WASHINGTON - Jerusalem Mayor Nir Barkat met with Democratic and Republican Congress members in Washington on Friday, and was pleased to find wall-to-wall support of the need to keep Jerusalem united.
The mayor, who is on a two-week visit to the United States and Canada, arrived at Congress accompanied by Israeli Ambassador to Washington Michael Oren. Barkat was received warmly, and learned that it is seemingly easier to run Jerusalem from the US capital than from the Israeli one.
One example of the support Barkat found for his position on Jerusalem can be found in the Senate, where a group of seven senators are working on legislation that will support maintaining a united Jerusalem.
The proposal will also include a decision to move the US embassy in Israel from Tel Aviv to Jerusalem, by circumventing the US president's authority to hinder the decision. Barkat discussed the matter with two of the senators behind the proposal, Joe Lieberman and Jon Kyl.
In the mid 1990s, Congress passed the "Jerusalem Embassy Act" stating that "Jerusalem should be recognized as the capital of the State of Israel; and the United States Embassy in Israel should be established in Jerusalem".
The act was adopted by the Senate and the House, but former US President Bill Clinton used his authority to suspend the relocation, citing national security concerns.
Former President George Bush, who vowed to relocate the embassy during his 2000 elections campaign, failed to keep his word upon entry to the White House, after his advisors outlined to him the dangers such a move could pose in the Middle East and on US embassies around the Arab and Muslim world.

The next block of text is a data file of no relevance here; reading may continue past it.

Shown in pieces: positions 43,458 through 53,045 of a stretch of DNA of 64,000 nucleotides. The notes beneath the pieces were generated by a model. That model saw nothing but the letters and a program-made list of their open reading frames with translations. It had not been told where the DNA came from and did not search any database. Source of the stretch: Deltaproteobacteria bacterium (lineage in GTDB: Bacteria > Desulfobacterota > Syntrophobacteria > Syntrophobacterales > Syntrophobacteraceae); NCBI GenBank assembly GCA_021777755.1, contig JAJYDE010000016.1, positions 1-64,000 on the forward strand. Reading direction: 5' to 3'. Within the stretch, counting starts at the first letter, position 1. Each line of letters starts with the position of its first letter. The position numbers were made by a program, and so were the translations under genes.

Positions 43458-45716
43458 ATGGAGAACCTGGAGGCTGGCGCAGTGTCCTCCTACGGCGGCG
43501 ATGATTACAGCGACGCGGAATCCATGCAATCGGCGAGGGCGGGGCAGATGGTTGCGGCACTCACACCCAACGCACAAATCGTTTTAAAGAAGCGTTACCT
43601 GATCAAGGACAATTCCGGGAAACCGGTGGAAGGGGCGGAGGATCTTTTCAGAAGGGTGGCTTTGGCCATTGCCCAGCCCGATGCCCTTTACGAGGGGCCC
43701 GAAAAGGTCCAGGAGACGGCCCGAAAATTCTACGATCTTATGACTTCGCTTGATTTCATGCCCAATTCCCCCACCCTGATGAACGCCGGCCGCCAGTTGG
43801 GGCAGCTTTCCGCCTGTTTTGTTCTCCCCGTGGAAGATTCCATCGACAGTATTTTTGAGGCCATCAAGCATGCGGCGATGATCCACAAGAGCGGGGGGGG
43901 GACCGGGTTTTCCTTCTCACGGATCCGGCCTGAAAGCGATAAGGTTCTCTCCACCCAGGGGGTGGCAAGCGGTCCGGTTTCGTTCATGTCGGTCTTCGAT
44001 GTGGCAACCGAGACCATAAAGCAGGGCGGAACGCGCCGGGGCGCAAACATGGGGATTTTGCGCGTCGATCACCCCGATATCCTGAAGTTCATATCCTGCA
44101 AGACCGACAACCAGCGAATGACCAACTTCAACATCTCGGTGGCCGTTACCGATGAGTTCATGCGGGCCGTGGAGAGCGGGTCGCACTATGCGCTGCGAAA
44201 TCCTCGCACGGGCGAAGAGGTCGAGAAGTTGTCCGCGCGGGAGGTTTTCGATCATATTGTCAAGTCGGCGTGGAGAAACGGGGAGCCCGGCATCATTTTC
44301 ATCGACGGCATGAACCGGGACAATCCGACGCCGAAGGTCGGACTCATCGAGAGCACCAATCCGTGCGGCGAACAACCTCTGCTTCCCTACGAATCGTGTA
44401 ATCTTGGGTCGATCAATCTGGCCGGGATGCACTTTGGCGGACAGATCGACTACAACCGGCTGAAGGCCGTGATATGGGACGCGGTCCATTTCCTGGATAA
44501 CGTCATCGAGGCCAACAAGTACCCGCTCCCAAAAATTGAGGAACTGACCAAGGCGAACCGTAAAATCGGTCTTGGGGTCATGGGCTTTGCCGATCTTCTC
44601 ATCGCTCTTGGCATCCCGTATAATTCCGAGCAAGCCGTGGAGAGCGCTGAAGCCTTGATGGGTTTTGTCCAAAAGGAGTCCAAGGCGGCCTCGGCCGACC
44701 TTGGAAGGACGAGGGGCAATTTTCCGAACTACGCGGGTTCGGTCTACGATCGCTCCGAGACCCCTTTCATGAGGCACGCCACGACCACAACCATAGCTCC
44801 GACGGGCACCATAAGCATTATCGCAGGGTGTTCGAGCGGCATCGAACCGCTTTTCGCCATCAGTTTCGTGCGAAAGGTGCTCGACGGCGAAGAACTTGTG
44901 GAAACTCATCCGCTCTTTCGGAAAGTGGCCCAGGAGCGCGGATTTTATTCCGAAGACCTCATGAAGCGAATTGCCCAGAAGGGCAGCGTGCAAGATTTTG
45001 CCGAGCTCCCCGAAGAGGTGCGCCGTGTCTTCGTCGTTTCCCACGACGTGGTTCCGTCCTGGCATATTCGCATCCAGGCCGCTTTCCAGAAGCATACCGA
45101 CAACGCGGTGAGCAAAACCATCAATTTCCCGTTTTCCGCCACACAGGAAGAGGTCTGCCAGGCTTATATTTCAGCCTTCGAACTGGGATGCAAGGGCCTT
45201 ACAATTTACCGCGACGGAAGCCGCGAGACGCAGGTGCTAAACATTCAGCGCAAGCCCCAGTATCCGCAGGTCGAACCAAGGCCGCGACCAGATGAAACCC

The US House of Representatives presents an even more extreme version, which is being backed by Ileana Ros-Lehtinen, the ranking member on the House Foreign Affairs Committee, along with her colleague Dan Burton.
The two presented the Jerusalem mayor with a copy of their initiative for legislation on American support of Jerusalem as the undivided capital of Israel.
It is unlikely that the document, in its current form, will receive the support of the Democratic majority, since it calls for significant financial penalties against the State Department until it relocates the embassy.
Barkat was cordially received by 15 members of the House Foreign Affairs Committee. He briefed them on his plans to open Jerusalem up to the world and enable economic development for all the city's sectors, using a business management approach.
When asked about the demolition of houses in east Jerusalem, the mayor spoke of the difficult task of running a city with the eyes of three billion people from around the world watching it.
The mayor explained that all actions were carried out according to Israeli law, and added that the scope of the demolition of houses in the east of the city was similar to that of the west.